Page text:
So, the display of your rel attributes may be a bit off in the edge cases. Keep the spirit light and nobody will say anything… I hope. Have fun with your rel attributes. They’re just sitting there waiting to be used.

    View the finished rel attribute style example.

    Related Information

    Progressive enhancement of links using the CSS attribute selector

    Attribute Selector Test Page

    We have avoided using CSS3 rules for too long. It’s been difficult to justify using rules that won’t work for a significant portion of our audience, Internet Explorer 7 and below. However, Internet Explorer 8 is coming out soon and does work with the features we like.

    I think it’s fairly safe to assume IE7 users will upgrade to IE8 within a short time. Those stuck with IE6 for one reason or another will slowly disappear as they are given new computers or their locked down environments are upgraded.

    So, with the future of CSS3 functionality within reach, I’ve been energized to begin experimenting again. I’ll be writing a series of blog posts over the next few months that look at CSS3 functionality as a progressive enhancement. How can we continue to deliver a perfectly fine web site to IE6 and IE7 and mobile phones while enhancing the functionality of more modern browsers and devices?

    Attribute Selectors

    CSS attribute selectors are the golden ring on the web development merry-go-round. They can be daunting to learn, addictive to use, but then disappointing when you realize they are out of your grasp when you test in Internet Explorer. We can, however, begin using them to add additional functionality based on your pre-existing, semantic code. Attribute selectors give you power to write CSS that pinpoints the stuff you already code, without having to go back and add classes or ids. I’ve written previously about using attribute selectors to let your users know the language of a site they are about to visit. This trick relies on the rarely used hreflang attribute, which identifies the language of the site targeted in a link.

    There are many other attributes in your HTML, from table headers, image src, link titles, and selected options. Think about all of those juicy attributes just waiting to be targeted. Also think about how you could actually do something useful with them.

    Announce the file type of a link with CSS

    I once worked for a company that had hundreds of thousands of static HTML pages in their intranet. With no content management system; it was impossible to make global changes. The only thing they shared was a common set of style sheets. Does this sound familiar? Follow along as we increase your site’s usability in a less than perfect, but efficient way.

    First off, for accessibility, you need to let users know when a link will open a file, what type it is, and how large it is. This is best done by adding it to your HTML code:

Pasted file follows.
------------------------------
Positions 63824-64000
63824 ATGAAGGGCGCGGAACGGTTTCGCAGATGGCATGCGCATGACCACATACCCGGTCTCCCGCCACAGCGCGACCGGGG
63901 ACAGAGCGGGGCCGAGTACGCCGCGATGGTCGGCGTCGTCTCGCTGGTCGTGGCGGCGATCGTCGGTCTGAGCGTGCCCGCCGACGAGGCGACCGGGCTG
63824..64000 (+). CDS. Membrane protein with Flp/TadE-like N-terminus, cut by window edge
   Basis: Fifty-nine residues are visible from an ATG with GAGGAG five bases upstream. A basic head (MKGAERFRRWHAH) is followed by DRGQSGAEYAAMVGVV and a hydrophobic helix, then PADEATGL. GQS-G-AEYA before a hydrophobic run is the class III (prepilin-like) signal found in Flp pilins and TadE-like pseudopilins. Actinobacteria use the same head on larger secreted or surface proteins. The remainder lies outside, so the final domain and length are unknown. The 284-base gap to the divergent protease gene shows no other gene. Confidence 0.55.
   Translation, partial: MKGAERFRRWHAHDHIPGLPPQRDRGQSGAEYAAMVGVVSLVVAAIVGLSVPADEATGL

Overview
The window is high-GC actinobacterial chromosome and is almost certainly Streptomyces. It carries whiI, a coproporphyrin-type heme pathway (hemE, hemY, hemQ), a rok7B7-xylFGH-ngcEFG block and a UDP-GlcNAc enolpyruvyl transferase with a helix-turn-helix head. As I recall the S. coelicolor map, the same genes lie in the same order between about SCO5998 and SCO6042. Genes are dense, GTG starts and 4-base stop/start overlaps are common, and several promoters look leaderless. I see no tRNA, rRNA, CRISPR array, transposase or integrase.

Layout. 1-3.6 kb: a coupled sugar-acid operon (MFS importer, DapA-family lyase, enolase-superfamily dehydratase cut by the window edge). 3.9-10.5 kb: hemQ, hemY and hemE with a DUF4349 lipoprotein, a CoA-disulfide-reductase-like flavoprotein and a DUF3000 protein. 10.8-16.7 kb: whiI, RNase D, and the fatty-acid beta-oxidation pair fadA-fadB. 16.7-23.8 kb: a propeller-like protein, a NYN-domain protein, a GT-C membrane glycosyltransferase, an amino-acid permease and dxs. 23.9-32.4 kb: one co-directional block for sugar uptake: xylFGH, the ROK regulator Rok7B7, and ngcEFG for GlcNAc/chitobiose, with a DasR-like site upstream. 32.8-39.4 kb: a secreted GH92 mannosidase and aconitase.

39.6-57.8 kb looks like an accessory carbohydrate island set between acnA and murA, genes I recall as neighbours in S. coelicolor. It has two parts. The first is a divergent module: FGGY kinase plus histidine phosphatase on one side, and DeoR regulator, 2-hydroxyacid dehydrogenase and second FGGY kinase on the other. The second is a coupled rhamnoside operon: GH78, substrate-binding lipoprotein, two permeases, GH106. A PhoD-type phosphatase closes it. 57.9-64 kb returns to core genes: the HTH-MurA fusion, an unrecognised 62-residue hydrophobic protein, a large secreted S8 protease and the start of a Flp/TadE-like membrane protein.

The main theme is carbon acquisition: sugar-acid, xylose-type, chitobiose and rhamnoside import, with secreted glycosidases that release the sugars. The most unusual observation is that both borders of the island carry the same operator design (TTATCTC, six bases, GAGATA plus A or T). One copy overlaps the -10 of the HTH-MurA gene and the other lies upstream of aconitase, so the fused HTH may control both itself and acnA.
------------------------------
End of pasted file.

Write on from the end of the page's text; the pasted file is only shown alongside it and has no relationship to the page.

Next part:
Foo presentation (.pdf, 5kb)

    That delivers the information to everyone, regardless of their browser. This, however takes time and is a daunting task for updating legacy code.

    We can, however, use the atttribute selector to target the extension of the link to display the icon and insert the text describing the file type. Here’s the sample HTML code:


    It’s a simple list of links for different types of files. We’ll be looking at the extensions: .zip, .pdf, .doc, .exe, .png, and .mp3. Feel free to extend this list to any extension you so desire. This would be especially helpful for a company that uses proprietary file types within their intranet.

    Now, let’s look at the CSS:


    a[href$="zip"],
    a[href$="pdf"],
    a[href$="doc"],
    a[href$="exe"],
    a[href$="png"],
    a[href$="mp3"] {padding-left:20px; background:url(bg-file-icons.png) no-repeat 0 0;}
    a[href$="png"]{background-position: 0 -48px;}
    a[href$="pdf"] {background-position: 0 -99px;}
    a[href$="mp3"]{background-position: 0 -145px;}
    a[href$="doc"]{background-position: 0 -199px;}
    a[href$="exe"]{background-position: 0 -250px;}

    a[href$=".zip"]:after{content: "(.zip file)"; color:#999; margin-left:5px;}
    a[href$=".pdf"]:after{content: "(.pdf file)"; color:#999; margin-left:5px;}
    a[href$=".doc"]:after{content: "(.doc file)"; color:#999; margin-left:5px;}
    a[href$=".exe"]:after{content: "(.exe file)"; color:#999; margin-left:5px;}
    a[href$=".mp3"]:after{content: "(.mp3 file)"; color:#999; margin-left:5px;}
    a[href$=".png"]:after{content: "(.png file)"; color:#999; margin-left:5px;}
    a[href$=".exe"]:after{content: "(.exe file)"; color:#999; margin-left:5px;}

    See the final test page.

    Pattern matching in the attribute selector

    We have some limited “regular expression” functionality in CSS3. We can search for an attribute’s presence and match a pattern within the attribute’s value.
    Patrick Hunlon has a good summary of the pattern matching:

    • [foo] — Has an attribute named “foo”
    • [foo=”bar”] — Has an attribute named “foo” with a value of “bar” (“bar”)
    • [foo~=”bar”] — Value has the word “bar” in it somewhere (“blue bar stools”)
    • [foo^=”bar”] — Value begins with “bar” (“barstool”)
    • [foo$=”bar”] — Value ends with “bar” (“I was at the bar”)
    • [foo*=”bar”] — Value has bar somewhere (“I was looking for barstools”)